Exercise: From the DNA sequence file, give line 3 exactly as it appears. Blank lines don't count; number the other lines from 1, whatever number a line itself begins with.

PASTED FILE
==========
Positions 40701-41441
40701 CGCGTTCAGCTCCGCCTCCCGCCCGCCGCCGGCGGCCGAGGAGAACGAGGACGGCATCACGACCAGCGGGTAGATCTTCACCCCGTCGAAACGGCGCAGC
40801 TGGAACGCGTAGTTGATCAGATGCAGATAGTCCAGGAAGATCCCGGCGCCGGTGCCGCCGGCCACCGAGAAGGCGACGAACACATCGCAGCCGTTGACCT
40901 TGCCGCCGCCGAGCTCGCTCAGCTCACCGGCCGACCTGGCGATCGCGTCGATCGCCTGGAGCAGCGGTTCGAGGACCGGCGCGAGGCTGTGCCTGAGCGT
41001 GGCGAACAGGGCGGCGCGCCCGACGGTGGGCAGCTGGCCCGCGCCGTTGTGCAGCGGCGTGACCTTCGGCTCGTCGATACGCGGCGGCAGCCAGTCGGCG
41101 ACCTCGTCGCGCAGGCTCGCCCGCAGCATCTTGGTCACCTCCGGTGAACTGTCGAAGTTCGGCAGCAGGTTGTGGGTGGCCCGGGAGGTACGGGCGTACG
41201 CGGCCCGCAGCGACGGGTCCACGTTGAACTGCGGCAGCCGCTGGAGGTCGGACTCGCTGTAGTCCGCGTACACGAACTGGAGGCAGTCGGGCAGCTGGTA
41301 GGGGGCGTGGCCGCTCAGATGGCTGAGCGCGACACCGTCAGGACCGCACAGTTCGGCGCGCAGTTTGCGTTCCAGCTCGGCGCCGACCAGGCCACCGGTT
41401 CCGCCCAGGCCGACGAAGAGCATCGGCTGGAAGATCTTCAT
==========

40801 TGGAACGCGTAGTTGATCAGATGCAGATAGTCCAGGAAGATCCCGGCGCCGGTGCCGCCGGCCACCGAGAAGGCGACGAACACATCGCAGCCGTTGACCT